Prepping for an acupuncture treatment consists of many different variables: it's best to be conscious of when you arrive, what you eat and even how you smell! Food-wise, Moore suggests eating something light before your appointment. "If you don't eat anything before, you can feel weak after the treatment because a lot of energy is moving around," she says. It's also best to stay away from caffeine for the day, if you can. And consider skipping the coffee before your visit, since it acts as a stimulant. Acupuncture shouldn't be stressful (just the opposite -- it is meant to relieve stress!). Come to your session early so you can relax. "You do not want to be rushing though an acupuncture session," Fitzgerald notes. She also reminds us of the golden rule: use the bathroom before you go! Solid advice, as you may be on the table for a half hour or longer. If possible, do not wear any scented creams or fragrances the day of your appointment. Moores explains that "a lot of people are sensitive. I treat things like headaches ... plenty of patients say 'what's that smell? It's giving me a headache."' While <em>you</em> may not be affected by certain scents, it's best to be mindful of other patients who might be particularly sensitive. Lastly, the omnipresent question -- <em>what should I wear? </em> -- has an easy solution. While your acupuncturist will likely provide a gown, Dr. Fitzgerald suggests wearing loose-fitting clothing for comfort. <em>Flickr photo by nicolasnova</em>
4. Be On The Record
Both Fitzgerald and Moores recommend bringing medical records, even if you think they are unrelated to your treatment. "The acupuncturist will spend a lot of time asking questions that might not even seem related to your condition," Fitzgerald says. He or she may ask about digestion, sleep paterns, gynecological history, mental health issues and more. Chinese medicine looks at all conditions as "interrelated," even if there's no obvious connection in the Western view. Moores agrees: "If you have a history of medications, diagnostic tests, MRIs, always bring them; when you have any diagnostic test, blood test or anything, you should keep a copy. Those results can help us." <em>Flickr photo by breahn</em>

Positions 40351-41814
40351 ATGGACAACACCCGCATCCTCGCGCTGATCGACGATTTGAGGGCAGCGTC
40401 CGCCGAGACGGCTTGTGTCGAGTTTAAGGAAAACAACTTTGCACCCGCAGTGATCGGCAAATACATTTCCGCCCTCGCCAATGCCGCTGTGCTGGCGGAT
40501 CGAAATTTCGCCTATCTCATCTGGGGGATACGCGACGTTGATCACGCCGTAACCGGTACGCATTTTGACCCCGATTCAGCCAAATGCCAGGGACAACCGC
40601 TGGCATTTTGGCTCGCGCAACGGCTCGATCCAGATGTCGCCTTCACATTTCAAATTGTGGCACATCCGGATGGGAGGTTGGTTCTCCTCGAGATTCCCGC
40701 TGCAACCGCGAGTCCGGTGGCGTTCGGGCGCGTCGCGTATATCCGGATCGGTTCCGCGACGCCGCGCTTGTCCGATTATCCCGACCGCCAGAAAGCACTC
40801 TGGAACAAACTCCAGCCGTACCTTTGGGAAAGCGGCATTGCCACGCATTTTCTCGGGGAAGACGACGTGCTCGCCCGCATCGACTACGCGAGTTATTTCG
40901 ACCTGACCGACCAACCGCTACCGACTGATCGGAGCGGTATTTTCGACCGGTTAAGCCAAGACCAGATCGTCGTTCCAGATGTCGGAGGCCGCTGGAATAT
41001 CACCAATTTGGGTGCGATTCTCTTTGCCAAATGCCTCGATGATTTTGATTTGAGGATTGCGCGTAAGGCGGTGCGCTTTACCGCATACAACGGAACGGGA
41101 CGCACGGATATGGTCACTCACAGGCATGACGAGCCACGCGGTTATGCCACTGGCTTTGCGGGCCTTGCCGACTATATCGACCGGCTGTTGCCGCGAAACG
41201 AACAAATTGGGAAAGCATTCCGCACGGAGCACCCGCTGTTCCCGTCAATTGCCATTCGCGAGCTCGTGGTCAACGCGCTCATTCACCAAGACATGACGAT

5. Speak Up
Even if you're a rookie to this old practice, make sure you're understanding everything that's happening. "Remember it is <em>your</em> visit and <em>your </em>health," Fitzgerald says. "Make sure you communicate your needs and everything you can about your condition so the acupuncturist can have as much information as possible for your assessment. If something is not clear, don't be shy to ask for clarification." Speak up to advocate for yourself. "Your practitioner could explain things in Eastern terminology," she continues. "Be sure to ask for clarification and don't hesitate to make sure you understand your treatment protocol." <em>Flickr photo by paparutzi</em>
6. No Really, Open Your Mouth
It's normal for the acupuncturist to check your tongue to assess the general health of your organs and meridians. Your practitioner will also check your pulse, which Moores says can reveal a lot. "It can tell you what's going on in the body as far as stagnation and stress," she explains. "We're not really checking for the rate." <em>Flickr photo by nathanmac87</em>
7. They Call It A 'Zing'
If you're Trypanophobic, we'll give it to you straight: more likely than not, your acupuncturist will be using needles. If you're feeling just a little wary, know that, as Moores puts it, "acupuncture needles are sterile, one-time use disposable needles." They are also incredibly flexible and not at all like those used to draw blood. But do they hurt? "That's the one big question," Moores says. "I don't think [it hurts]," she continues, "most people don't think so." But while it's not necessarily a painful experience, you may feel sensitivities on different areas of the body. "Sometimes you can feel a little qi sensation -- we call it a 'zing.' It's when the needle hits the nerve," she says, comparing it to the feeling you get when you hit your funny bone. Some spots may bleed once the needles are removed -- the ears are a particularly sensitive area. If this happens, the blood is usually less than a drop, and the bleeding will stop before you leave the office. <em>Flickr photo by SuperFantastic</em>
Before You Leave...
After the session, be sure to rehydrate. "Definitely drink water because we're getting the energy to circulate because you want to be hydrated," Moores says. Once you leave, you should be a-OK to continue about your day. In fact, you may not feel a thing. "As you start getting regular treatments," Moores says, "you may notice feeling more uplifted. <em>Flickr photo by Svadilfari</em>